That was a day! Major event at work, which felt a bit ominous to start with when we had to find another room at short notice a few weeks back (difficulty finding large rooms within the centre of town) but it all ran really very smoothly once it was done, and my supervisor was very happy. A few things to remember for next time, but since this was the first lunch I helped out on right from the start, I feel pretty good about it.

Will be heading out for a drink later, which I'm going to enjoy very much I think!

A couple of interesting links, in relation to the reading plan I'm thinking on.

* Daily Lit - free books emailed to you daily in small chunks

* LibriVox - free audio books to download

When I say free I do mean it; there are no hidden costs, but they only mean books that are in the public domain. This means that if you ever wanted to get caught up with some of the classics, well, they're useful places to start. I did manage to get a good way into Moby Dick last year with Daily Lit, but I think I started to get too ambitious and asked for longer chunks which was more than I could manage. So I've asked now for A Christmas Carol, is in 36 parts, and thus should finish, appropriately enough, on 6th January, which is Twelfth Night, effectively the end of the Christmas season.
jacquelineb: (dancing shoes)
(new icon! :D )

I had realised until yesterday while I was sitting at my desk in the afternoon just how worried I was about the class last night. At about 3.30 a definite sense of dread crept up my back and stayed there for about 45 minutes, which was later replaced by garden variety nervousness. The worries were usual; have I prepared enough, were the exercises for the dance good enough, would I be able to keep control of the class, would I simply fall apart and forget what I was doing, etc.

7.15 and I'm in the car with my mentor (who also teaches the Wednesday night class I go to), and come 8pm the class is coming in and we're ready to dance. And despite the terrifying lead up to it, the class went alright. This is also despite the floor being slippery and having no 'slip stop' (a kind of powder that is put on the floor to give some friction) to counter balance this, and the class being mostly 50+ (which means they can usually get through the movement of the dances but there is only so much one can expect from footwork).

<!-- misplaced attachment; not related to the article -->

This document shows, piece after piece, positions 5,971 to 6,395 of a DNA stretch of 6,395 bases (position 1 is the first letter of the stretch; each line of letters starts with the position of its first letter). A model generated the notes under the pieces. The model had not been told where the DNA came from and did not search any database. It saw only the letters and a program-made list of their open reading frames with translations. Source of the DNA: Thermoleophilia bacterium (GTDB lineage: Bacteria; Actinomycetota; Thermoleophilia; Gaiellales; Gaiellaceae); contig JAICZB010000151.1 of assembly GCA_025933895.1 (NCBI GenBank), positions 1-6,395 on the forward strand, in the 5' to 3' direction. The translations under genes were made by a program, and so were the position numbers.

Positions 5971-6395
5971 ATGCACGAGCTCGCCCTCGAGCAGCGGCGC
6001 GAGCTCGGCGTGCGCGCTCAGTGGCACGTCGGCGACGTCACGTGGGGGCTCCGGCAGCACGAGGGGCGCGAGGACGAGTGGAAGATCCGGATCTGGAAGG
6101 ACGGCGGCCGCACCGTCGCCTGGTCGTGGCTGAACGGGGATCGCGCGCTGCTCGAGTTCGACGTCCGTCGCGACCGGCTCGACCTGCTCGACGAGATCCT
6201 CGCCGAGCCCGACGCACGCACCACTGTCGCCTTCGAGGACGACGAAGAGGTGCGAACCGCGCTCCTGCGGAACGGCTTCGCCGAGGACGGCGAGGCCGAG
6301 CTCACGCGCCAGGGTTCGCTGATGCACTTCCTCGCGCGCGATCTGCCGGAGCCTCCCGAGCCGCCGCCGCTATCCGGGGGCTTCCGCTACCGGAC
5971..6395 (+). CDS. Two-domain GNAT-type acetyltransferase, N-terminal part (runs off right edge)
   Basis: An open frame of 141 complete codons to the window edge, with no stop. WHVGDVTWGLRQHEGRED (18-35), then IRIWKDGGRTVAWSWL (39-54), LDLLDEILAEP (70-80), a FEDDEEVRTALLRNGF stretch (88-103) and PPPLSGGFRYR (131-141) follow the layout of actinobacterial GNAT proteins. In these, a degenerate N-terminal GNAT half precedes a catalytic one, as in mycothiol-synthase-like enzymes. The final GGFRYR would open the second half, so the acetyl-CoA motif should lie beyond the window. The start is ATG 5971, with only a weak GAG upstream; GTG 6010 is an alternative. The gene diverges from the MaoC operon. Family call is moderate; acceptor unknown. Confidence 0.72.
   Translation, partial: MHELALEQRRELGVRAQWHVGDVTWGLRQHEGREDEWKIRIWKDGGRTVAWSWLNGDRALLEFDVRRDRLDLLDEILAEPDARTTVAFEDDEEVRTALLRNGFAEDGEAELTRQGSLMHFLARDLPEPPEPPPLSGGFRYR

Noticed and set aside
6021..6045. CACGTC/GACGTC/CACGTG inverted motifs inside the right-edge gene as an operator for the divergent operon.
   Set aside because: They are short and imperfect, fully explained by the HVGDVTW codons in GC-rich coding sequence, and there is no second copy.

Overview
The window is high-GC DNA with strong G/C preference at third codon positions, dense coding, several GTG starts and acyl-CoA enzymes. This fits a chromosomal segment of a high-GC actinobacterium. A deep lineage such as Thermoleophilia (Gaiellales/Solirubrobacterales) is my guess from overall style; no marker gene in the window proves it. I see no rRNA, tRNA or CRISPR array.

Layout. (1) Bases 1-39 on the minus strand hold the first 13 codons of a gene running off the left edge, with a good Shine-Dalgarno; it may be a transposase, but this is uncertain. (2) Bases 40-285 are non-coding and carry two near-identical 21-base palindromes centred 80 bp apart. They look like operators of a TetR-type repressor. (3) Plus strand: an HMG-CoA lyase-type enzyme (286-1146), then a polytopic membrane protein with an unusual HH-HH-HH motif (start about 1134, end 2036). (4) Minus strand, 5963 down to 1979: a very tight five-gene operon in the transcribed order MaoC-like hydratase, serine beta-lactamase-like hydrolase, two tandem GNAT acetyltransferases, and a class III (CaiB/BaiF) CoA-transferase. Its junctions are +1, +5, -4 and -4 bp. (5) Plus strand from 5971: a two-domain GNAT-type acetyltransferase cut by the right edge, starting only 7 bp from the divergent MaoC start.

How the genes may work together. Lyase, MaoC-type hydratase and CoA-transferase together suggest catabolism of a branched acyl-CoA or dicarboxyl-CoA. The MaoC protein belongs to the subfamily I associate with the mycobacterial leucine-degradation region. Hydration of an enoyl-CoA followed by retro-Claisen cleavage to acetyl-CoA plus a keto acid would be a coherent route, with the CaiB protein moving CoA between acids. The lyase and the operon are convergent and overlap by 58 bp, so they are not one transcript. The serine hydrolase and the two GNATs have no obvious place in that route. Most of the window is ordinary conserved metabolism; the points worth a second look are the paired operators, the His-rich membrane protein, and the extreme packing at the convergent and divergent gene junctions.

I do need to work on getting through things faster (something my mentor pointed out) and I do need to be a much clearer in my head of the dances actually go (the strathspey proved a bit tricky in terms of the reels) but they responded quite well to me and 'did as they were told' according to my mentor (perhaps they were being extra attentive because they knew I'm still learning?) We got through 3 of the 4 dances I planned for (two of which are ones I'm quite fond of) so I'm quite happy about that.

On another topic completely, I'm becoming increasingly aware of how badly read I actually am. I really don't read novels or even non-fiction nearly as much as I should, which makes me want to put in an action plan for the coming year. Left to my own devices I tend to stray from book to book and not get them finished in a timely fashion, which is becoming rather frustrating. Focusing on one task has never been one of my strong points, but I think it's time to start taking my reading more seriously. There will probably be more rambling on that at a later date.